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Rape of the Planet

The missing link in the global warming debate is not a lack of scientific knowledge, it's a deficit of soul.

Not long ago, when President Bush announced a decision to curb new efforts to control carbon dioxide emissions, he warned that it was wrong to act hastily because "the science is uncertain" about a cause and effect relationship between increased burning of fossil fuels and global warming. To be sure the body of scientific evidence making such a connection is incomplete, but that is not actually the problem. There is overwhelming evidence of massive damage being done to the health of this planet by the relentless advance of human civilization.

Global warming is only one small piece of a far larger puzzle and a far greater problem: the very health and vitality of our planet. 

The real problem is not a lack of scientific evidence of environmental degradation; the problem is that that people do not seem to feel a particular need to protect and defend the planet, but rather seem to believe that the earth is an inexhaustible resource that humans should be free to use and even abuse if such use has an immediate economic payoff. Hence, increasing the "energy supply" and promoting "economic growth" take precedence over other considerations.

Jesus once told a parable that speaks to this situation.

It is one of the most familiar narratives in the entire Bible. In it, a man, traveling along a lonely road somewhere in the wilderness is attacked by a band of thieves. They rob him, strip him, beat him and leave him lying by the side of the road, half dead. In the now familiar sequence, a series of travelers come passing by, but they appear not to notice or care about the victim lying there dying at the side of the road, and so they callously pass by, hurrying along their way. Finally, a Samaritan, a foreigner, a person much despised by the sorts of people that would have been in Christ's audience that day, comes passing by. Sure enough, this stranger has compassion for the wounded man. This foreigner stoops down to bind up the robbery victim's wounds, puts him upon his own donkey, and brings him to the safety of an inn somewhere along that road. He then gives the inn keeper instructions to keep him there until the man is fully recovered. He will cover the cost. Jesus uses this story when asked to illustrate what neighborly love is all about.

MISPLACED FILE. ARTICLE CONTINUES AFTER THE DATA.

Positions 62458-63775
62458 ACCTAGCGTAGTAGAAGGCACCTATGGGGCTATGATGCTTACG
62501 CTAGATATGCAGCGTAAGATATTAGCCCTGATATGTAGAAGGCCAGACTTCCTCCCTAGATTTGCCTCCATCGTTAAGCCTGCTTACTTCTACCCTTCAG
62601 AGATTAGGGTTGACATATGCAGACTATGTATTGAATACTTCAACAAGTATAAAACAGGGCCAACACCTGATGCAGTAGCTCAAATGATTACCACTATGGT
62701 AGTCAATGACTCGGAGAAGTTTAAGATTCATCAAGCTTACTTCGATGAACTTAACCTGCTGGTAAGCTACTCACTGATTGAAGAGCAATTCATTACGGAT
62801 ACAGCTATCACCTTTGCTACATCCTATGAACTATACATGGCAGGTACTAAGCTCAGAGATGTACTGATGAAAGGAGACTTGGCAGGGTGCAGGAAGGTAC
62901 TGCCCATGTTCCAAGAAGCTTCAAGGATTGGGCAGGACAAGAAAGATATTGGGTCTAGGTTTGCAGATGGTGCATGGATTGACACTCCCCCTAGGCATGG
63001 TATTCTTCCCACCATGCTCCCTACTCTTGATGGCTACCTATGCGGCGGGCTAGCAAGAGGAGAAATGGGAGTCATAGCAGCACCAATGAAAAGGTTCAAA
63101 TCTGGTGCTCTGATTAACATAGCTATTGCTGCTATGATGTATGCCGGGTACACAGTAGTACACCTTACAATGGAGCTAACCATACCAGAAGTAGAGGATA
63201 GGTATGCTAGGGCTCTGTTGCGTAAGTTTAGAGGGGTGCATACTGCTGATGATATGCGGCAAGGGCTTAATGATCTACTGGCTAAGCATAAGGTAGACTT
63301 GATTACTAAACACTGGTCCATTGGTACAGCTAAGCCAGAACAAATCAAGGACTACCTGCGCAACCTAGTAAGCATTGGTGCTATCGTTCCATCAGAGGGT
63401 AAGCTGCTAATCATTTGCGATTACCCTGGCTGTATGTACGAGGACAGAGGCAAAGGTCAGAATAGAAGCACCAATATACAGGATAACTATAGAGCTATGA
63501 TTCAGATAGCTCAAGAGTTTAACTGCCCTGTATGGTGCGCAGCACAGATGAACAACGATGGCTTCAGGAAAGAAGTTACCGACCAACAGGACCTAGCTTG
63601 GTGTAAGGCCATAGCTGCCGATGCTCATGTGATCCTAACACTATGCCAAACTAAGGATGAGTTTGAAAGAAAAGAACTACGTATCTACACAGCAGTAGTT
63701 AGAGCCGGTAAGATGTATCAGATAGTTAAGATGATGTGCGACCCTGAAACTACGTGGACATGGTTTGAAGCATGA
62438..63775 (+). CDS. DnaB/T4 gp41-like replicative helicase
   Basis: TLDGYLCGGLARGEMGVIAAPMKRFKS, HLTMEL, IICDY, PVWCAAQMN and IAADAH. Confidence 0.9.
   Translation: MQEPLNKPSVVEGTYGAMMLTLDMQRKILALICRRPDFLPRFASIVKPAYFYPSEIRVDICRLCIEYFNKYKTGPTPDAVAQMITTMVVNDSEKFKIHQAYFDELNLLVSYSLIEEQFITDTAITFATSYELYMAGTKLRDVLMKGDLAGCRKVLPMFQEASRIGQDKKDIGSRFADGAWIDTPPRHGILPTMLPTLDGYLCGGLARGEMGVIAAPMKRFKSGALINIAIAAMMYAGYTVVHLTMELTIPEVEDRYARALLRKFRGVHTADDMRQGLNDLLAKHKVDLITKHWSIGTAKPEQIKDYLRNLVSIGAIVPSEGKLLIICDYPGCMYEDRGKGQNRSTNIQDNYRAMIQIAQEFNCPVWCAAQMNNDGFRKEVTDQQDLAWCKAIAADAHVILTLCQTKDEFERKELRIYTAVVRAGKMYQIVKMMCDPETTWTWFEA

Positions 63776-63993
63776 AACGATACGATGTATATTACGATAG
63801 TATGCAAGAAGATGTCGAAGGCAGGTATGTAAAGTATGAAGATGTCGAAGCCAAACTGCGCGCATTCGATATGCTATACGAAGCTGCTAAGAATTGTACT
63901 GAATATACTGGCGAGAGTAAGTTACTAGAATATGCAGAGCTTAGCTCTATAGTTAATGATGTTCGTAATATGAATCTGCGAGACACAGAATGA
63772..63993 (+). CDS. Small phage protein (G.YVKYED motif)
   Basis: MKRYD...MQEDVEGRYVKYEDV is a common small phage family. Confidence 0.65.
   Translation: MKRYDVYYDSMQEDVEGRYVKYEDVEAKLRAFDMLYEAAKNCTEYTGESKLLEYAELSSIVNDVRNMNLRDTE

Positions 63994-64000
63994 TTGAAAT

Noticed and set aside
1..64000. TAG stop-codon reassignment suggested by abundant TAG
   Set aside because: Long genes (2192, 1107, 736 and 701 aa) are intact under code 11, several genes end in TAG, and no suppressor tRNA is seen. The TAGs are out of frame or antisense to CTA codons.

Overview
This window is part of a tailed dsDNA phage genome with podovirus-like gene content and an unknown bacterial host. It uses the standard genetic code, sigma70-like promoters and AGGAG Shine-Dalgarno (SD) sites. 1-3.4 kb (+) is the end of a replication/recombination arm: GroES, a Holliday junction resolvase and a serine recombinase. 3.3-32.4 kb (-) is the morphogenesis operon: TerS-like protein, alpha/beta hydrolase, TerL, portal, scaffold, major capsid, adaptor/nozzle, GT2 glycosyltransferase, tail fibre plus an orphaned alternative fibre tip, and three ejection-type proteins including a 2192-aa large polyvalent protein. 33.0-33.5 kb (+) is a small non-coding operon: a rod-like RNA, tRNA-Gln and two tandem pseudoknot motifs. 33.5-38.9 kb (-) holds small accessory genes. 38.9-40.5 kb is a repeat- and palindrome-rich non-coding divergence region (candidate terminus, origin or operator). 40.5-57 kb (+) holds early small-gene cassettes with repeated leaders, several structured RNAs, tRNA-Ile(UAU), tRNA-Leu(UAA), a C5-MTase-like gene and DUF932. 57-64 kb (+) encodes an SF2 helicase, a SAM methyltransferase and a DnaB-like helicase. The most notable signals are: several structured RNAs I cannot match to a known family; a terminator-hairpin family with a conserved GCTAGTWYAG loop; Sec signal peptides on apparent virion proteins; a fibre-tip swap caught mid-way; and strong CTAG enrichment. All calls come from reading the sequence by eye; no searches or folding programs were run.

This parable is a good starting point for any discussion about what neighborly love requires with respect to the environment. Altering the story somewhat will serve to bring its relevance home.  Suppose, that instead of discovering the robbery victim at some time after the crime was committed, that the Samaritan comes along in time to catch the robbers in the act. And suppose this is not just an ordinary robbery, but also a rape. All the more powerful reason for the Samaritan to take action -- intervene to drive away the rapist before real harm is done. 

This, I submit, is exactly our own situation with respect to the plight of our planet. Today the earth is being plundered and raped! And none of us can consider ourselves strangers or foreigners who have only a passing interest in the assault underway. After all, this is our "mother earth" being attacked. Enlightened self-interest alone should compel action.  Bring a degree of compassion into the situation, and there is an overwhelming motivation to become proactively involved in protecting the one who nourishes our very lives.

Who would not take action to defend one's own mother, if her life were threatened. But she is. And most of us do not act. Why?